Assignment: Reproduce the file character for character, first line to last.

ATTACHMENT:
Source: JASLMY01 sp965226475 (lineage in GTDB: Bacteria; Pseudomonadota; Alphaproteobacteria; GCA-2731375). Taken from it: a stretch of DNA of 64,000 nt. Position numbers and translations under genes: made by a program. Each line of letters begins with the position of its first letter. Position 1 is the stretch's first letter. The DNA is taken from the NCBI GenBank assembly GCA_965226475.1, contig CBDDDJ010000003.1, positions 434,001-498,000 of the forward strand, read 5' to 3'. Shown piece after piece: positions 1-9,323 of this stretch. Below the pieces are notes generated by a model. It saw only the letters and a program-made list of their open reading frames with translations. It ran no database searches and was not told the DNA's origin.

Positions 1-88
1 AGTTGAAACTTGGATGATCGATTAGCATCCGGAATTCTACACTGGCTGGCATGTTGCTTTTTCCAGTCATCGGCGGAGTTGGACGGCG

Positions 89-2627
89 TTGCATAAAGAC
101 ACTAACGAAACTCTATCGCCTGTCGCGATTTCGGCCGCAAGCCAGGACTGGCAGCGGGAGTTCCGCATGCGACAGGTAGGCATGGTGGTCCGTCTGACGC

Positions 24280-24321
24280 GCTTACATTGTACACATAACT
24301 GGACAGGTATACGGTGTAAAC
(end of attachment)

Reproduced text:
Source: JASLMY01 sp965226475 (lineage in GTDB: Bacteria; Pseudomonadota; Alphaproteobacteria; GCA-2731375). Taken from it: a stretch of DNA of 64,000 nt. Position numbers and translations under genes: made by a program. Each line of letters begins with the position of its first letter. Position 1 is the stretch's first letter. The DNA is taken from the NCBI GenBank assembly GCA_965226475.1, contig CBDDDJ010000003.1, positions 434,001-498,000 of the forward strand, read 5' to 3'. Shown piece after piece: positions 1-9,323 of this stretch. Below the pieces are notes generated by a model. It saw only the letters and a program-made list of their open reading frames with translations. It ran no database searches and was not told the DNA's origin.

Positions 1-88
1 AGTTGAAACTTGGATGATCGATTAGCATCCGGAATTCTACACTGGCTGGCATGTTGCTTTTTCCAGTCATCGGCGGAGTTGGACGGCG

Positions 89-2627
89 TTGCATAAAGAC
101 ACTAACGAAACTCTATCGCCTGTCGCGATTTCGGCCGCAAGCCAGGACTGGCAGCGGGAGTTCCGCATGCGACAGGTAGGCATGGTGGTCCGTCTGACGC

Positions 24280-24321
24280 GCTTACATTGTACACATAACT
24301 GGACAGGTATACGGTGTAAAC